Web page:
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Discussion Starter #1
I can imagine being terified on the n.f. payette but we had an easy class 1/2 float where one of our group was just terrified and being the trip leader i was looked to for well..leadership!? Long story short i went from compassion and then i offered to walk back with them then i slowly became a bit tough love. With hindsite they realized that they where over reacting and that the river was beyond easy and safe but man it turned a fun float into a stressfull long hand hold. I should say the person has experience and is young and athletic. I wasnt mean but i wanted to be. How do you help your kayak friends advance in water and deal with fear in a fun way? I allways try to distract them and have fun , help them breath , play games catching eddys but iam just an intermediate paddler so we go on easy stuff thats sometimes just boring and shit o dear its like their on the stikine and yet after were done their asking "where we going next?" "I dunno the bar i need a beer!" Helpfull hints , ideas, strategies. I wanna keep going but wanna have fun not scout every riffle and freak out over a tippy eddy line?
 

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I have dealt with fears on a raft, but could not imagine having to deal with this while kayaking! If I know someone is fearful, I take them on a float with small rapids. Most of the time that fixes the issue, or they don't ever raft again. I'm just flabbergasted that someone would even get in a kayak if they were/ are that fearful. I know not very helpful.
 

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I agree with SlipShot, if they're that fearful, you'd need to assess how committed you are to their improvement.


Start out somewhere closer to tough love at the start of the trip. Be confident, but be firm. Let them know what to expect from you when their rational mind is still listening, before their irrational/subconscious takes over.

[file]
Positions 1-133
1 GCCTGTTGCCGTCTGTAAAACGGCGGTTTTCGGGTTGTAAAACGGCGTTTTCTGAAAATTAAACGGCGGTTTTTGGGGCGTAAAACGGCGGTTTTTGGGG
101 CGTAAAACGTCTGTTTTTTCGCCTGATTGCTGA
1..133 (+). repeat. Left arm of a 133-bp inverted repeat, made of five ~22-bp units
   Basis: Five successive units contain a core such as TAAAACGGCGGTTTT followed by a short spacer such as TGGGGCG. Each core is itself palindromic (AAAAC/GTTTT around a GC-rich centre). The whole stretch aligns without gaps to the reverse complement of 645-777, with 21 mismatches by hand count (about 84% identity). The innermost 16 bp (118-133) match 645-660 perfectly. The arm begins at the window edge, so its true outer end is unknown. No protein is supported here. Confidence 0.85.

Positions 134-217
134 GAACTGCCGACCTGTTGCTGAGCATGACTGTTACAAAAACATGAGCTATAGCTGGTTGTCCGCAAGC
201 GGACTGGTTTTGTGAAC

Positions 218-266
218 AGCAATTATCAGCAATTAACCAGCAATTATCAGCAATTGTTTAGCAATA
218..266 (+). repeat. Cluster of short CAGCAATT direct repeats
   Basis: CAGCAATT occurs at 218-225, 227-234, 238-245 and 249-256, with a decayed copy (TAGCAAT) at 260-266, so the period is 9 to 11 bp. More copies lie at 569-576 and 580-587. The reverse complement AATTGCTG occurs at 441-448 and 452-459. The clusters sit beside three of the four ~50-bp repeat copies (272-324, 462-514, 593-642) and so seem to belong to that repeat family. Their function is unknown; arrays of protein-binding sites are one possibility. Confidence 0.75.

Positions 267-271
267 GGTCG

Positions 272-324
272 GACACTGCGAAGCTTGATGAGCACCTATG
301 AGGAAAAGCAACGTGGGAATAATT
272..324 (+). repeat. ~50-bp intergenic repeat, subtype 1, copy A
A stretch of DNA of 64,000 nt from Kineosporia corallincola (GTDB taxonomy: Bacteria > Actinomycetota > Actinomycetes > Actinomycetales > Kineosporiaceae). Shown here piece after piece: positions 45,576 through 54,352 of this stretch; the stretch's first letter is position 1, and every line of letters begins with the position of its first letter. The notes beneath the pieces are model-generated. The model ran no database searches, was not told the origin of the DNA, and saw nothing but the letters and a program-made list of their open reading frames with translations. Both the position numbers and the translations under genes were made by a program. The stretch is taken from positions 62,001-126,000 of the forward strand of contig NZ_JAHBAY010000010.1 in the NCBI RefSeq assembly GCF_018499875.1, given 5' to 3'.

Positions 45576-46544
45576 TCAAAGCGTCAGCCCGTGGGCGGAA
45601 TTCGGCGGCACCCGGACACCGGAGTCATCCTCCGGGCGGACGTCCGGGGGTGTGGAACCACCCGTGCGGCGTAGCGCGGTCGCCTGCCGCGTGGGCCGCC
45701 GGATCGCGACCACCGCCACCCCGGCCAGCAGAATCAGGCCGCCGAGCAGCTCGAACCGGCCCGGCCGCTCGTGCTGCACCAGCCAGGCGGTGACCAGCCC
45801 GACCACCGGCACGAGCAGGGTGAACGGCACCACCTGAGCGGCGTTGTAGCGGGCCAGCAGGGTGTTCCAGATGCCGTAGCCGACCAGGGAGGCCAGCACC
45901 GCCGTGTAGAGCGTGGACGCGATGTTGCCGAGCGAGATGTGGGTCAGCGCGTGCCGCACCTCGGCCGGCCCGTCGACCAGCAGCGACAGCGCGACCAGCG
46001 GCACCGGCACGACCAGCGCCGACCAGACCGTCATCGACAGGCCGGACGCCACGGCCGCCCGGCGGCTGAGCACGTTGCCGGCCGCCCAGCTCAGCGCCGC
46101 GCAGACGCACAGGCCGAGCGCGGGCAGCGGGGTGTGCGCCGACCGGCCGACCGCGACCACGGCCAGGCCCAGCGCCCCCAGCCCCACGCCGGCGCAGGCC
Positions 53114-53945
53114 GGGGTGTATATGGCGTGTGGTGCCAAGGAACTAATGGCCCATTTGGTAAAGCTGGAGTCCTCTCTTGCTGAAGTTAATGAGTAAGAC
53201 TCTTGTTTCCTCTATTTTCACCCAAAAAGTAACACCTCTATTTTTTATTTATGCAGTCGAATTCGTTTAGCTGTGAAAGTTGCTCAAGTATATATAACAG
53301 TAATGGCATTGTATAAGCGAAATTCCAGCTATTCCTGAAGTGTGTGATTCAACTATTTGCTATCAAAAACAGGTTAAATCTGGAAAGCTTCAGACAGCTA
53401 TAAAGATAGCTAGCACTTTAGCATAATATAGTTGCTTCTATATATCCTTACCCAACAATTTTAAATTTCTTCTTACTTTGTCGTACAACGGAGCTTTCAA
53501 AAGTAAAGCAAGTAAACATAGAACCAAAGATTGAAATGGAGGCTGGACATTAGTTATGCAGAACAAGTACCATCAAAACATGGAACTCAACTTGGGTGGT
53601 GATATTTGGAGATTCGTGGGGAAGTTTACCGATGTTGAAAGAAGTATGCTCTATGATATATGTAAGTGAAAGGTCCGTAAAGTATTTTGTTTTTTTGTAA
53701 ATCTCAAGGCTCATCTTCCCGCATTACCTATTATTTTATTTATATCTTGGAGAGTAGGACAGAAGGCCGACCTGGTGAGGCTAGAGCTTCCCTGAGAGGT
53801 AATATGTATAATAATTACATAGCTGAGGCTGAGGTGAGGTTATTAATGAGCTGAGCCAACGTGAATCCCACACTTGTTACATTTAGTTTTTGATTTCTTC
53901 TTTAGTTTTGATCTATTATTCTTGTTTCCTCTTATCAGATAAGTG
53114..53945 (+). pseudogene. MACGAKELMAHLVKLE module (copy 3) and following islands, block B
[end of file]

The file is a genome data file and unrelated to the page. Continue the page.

Part of what draws me to kayaking is the little bit of fear that makes me grow. Massive fear means zero growth. If they're scared, they're not growing..how bad do they want to become a kayaker?
 

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Fear will only be overcome by confidence in that they probably won't get hurt or die and that they have a skill set they've built to run things successfully. A number of things that may help and that I've done....

Learn the HOG (hand of god) roll. Then practice with your party members in a pool or eddy but be very clear that is an option but may not always work in moving water. Knowing that someone might come to help a roll eases the mind and gives them more time to try and roll themselves.

Eddy out before the rapid they are scared of and scout it with them. Then, go run it clean on the line you talked about so they can see it. Then walk back up and have them follow you through it.

Same as above but swim it in front of them. Most stuff beginners should be on is 2 and 3s. I've swam every rapid on our local beginner run and have lived to type nonsense here. I've even had beginners swim rapids with me.

Take them to park and play spots so they can work on their skills in a more controlled environment.

It really comes down to how much you want to help them and how much you want them to succeed. The easiest is tell them to sign up for lessons and learn that way. It's okay to not be a kayaker. A really bad experience early on (whether dangerous or not) will make more non-kayakers than kayakers.
 

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Its beyond super important to be able to control "frame" with new fearful ppl on the water. One needs to change the "mood" by changing conversations and fun story telling.. lighten shit up if you know what I mean. Sometimes the guides tone effects fear in ppl with low confidence. So, when you see someone all freaked out, slow down, smile, talk, laugh, and change gears. Pull over, swim..... Hike, if you need too,. Talk about things they rock at. Like if they are a good runner, ask them running question.. let them know how much fun it is to hang out with them., stuff like that.
 

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It really comes down to how much you want to help them and how much you want them to succeed. The easiest is tell them to sign up for lessons and learn that way. It's okay to not be a kayaker. A really bad experience early on (whether dangerous or not) will make more non-kayakers than kayakers.



Frankly I raft because it's an easier investment in my time to be able share the river with people.

I raft for friends.
I kayak for me.